Hooking into the OWIN Middleware Pipeline

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With my previous endeavors using OWIN Middleware for an SSO Authentication system, I used DotNetOpenAuth as the client to make the OAuth Authorization Code grant flow. However, after a bit of research, I’ve learned that hooking into the OWIN Middleware can completely eliminate the need to use DotNetOpenAuth.

Additionally, eliminating DotNetOpenAuth and its dependencies makes creating a Nuget reusable package for the applications that I intended to use with the SSO/OAuth2 mechanism much simpler.


OWIN’s middleware interface is very similar to the old IHttpHandler interface. There are (3) primary components, though:

  • AuthenticationMiddleware
  • AuthenticationHandler
  • AuthenticationOptions (our TOptions)

What do we really want to get out of hooking into the Middleware authentication pipeline? Primarily, I want it to do all of the things in a reusable (automagic) manner that I was doing procedurally with DotNetOpenAuth. Predominately, this includes interceptiong 401 (not-authenticated) requests and also intercepting the OAuth2 callbacks that allow requesting an access token.

The previous flow that I used with DotNetOpenAuth required creating an MvcController, providing Login/LoginCallback mechanisms that would make the approriate OAuth2 calls and also handle creating a Claims-based identity.

That flow looked like this:

public partial class AccountController : Controller
{
    private WebServerClient _webServerClient;

    public virtual ActionResult Login()
    {
        InitializeWebServerClient();

        // Callback URI
        var returnUri = new Uri(AppSettings.AuthLoginCallback);
        var userAuthorization = _webServerClient.PrepareRequestUserAuthorization(new[] { "identity", "roles" }, returnUri);
        userAuthorization.Send(HttpContext);
        Response.End();
        return null;
    }

    public virtual ActionResult LoginCallback()
    {
        InitializeWebServerClient();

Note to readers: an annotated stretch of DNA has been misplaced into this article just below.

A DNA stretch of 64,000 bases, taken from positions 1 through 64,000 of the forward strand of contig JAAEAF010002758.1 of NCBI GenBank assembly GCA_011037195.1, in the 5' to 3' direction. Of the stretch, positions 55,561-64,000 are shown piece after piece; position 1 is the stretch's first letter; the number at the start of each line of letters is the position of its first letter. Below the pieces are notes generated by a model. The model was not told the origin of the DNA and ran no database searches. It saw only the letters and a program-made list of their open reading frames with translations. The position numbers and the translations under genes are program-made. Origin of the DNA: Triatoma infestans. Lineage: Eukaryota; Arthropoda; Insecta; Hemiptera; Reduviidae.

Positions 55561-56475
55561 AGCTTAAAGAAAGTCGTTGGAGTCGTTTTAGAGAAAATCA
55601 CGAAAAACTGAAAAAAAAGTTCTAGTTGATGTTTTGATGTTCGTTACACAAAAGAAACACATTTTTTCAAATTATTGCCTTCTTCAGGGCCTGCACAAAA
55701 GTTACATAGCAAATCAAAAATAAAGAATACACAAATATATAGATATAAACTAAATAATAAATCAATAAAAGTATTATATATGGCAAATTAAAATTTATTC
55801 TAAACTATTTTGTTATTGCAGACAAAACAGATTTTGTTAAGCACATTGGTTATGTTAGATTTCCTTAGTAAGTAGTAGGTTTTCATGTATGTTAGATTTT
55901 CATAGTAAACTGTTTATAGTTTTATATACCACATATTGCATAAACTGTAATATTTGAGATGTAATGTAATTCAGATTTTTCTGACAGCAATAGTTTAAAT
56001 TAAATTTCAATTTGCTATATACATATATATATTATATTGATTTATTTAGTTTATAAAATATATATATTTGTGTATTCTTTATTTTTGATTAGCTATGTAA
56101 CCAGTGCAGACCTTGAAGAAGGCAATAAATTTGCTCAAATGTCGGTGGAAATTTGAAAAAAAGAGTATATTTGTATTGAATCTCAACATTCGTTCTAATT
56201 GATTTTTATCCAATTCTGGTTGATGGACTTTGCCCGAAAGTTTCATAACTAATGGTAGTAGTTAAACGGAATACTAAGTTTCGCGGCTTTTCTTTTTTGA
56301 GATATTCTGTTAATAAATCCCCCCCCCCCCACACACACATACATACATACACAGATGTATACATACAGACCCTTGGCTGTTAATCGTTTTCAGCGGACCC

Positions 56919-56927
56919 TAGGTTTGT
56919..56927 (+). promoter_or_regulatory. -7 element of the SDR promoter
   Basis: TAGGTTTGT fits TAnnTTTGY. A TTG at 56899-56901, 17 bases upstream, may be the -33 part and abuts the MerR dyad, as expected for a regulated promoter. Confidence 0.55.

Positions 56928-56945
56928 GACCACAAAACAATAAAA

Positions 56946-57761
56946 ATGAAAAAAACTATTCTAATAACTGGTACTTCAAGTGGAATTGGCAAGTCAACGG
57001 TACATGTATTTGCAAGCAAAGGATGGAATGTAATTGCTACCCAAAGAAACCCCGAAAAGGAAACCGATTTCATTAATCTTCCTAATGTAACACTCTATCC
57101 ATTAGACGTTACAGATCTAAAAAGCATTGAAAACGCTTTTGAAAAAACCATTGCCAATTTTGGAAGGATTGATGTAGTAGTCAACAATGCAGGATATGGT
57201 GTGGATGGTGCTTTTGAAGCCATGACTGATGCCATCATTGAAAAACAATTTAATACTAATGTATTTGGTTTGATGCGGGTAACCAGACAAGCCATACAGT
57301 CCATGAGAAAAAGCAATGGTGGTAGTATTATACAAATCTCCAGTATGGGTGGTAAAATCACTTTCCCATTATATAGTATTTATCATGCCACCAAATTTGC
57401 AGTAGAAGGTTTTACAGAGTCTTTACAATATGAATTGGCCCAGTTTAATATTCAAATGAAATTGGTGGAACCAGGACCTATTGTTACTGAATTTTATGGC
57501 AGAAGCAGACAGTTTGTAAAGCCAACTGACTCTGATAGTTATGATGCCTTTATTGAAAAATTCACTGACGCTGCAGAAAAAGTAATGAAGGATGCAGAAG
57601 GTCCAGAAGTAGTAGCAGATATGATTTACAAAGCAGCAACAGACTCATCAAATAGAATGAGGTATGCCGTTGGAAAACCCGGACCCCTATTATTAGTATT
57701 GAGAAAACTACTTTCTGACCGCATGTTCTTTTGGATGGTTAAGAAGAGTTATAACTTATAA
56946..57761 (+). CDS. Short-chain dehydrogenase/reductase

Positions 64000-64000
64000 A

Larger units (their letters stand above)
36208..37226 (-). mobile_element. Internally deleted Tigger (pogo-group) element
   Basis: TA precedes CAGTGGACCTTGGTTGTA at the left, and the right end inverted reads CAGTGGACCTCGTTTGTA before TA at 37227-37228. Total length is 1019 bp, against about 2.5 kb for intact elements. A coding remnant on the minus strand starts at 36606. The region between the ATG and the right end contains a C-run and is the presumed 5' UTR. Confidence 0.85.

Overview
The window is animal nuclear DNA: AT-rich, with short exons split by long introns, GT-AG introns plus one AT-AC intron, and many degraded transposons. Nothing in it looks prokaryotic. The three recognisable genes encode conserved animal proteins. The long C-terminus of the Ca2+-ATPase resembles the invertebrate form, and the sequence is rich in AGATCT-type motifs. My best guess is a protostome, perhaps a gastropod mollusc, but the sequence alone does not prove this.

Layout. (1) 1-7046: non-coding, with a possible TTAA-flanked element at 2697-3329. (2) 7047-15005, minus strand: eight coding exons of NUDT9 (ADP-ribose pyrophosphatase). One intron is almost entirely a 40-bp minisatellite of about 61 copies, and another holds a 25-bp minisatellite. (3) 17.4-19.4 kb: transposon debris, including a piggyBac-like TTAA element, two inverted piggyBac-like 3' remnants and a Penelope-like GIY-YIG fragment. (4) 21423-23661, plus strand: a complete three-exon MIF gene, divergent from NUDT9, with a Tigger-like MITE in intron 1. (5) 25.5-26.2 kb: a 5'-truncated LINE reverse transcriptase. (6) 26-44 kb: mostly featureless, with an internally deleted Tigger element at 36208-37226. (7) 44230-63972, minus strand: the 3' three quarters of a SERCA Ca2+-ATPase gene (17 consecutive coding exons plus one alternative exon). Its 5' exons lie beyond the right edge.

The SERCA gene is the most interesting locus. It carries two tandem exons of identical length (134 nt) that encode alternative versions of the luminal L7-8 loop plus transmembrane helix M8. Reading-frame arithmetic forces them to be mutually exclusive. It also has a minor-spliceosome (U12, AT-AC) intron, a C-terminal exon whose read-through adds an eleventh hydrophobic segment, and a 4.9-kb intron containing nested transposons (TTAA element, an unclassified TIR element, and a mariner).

var authorizationState = _webServerClient.ProcessUserAuthorization(Request);
        if (authorizationState != null)
        {
            var accessToken = authorizationState.AccessToken;
            var refreshToken = authorizationState.RefreshToken;

            // Store the token if we want, and redirect
            return Redirect("/");
        }

        return View(MVC.Shared.Views.ViewNames.Error);
    }

    public virtual ActionResult Logoff()
    {
        var returnUrl = Url.Action(MVC.Account.ActionNames.LogoutCallback, MVC.Account.Name, null, Request.Url.Scheme, Request.Url.Host);
        var url = string.Format("{0}{1}?RedirectUrl={2}", AppSettings.AuthServer, AppSettings.LogoutPath, HttpUtility.UrlEncode(returnUrl));
        return Redirect(url);
    }

    private void InitializeWebServerClient()
    {
        var authorizationServerUri = new Uri(AppSettings.AuthServer);
        var authorizationServer = new AuthorizationServerDescription
        {
            AuthorizationEndpoint = new Uri(authorizationServerUri, AppSettings.AuthPath),
            TokenEndpoint = new Uri(authorizationServerUri, AppSettings.AuthTokenPath)
        };
        _webServerClient = new WebServerClient(authorizationServer, AppSettings.AuthClientId, AppSettings.AuthClientSecret);
    }
}

That’s not too bad. It uses the DotNetOpenAuth WebServerClient in conjunction with OWIN’s CookieAuthenticaiton to login the user and to reuse/share the cookie from the SSO site.

Obviously, I don’t want to have to copy/paste that code into every application. I’d also like to remove the DotNetOpenAuth dependency since OWIN is really intended to handle authentication all by itself.

This a bit more verbose when hooking into OWIN’s authentication pipeline, though. We have to make the requisite TCP/IP requests, for example, to the OAuth2 endpoint ourselves. Less abstraction has its advantages, though.

Let’s take a look at the initial implementation of an OWIN AuthenticationHandler:

public class SSOAuthenticationHandler : AuthenticationHandler<SSOAuthenticationOptions>
{
    private readonly ILogger _logger;
    private readonly HttpClient _httpClient;

    public SSOAuthenticationHandler(HttpClient httpClient, ILogger logger)
    {
        _httpClient = httpClient;
        _logger = logger;
    }

    /// <summary>
    /// Perform the core authentication - this method will initiate the authorization_code grant flow
    /// </summary>
    /// <returns></returns>
    protected override async Task<AuthenticationTicket> AuthenticateCoreAsync()
    {
        AuthenticationProperties props = null;

        try
        {
            string code = null;
            string state = null;

            IReadableStringCollection query = Request.Query;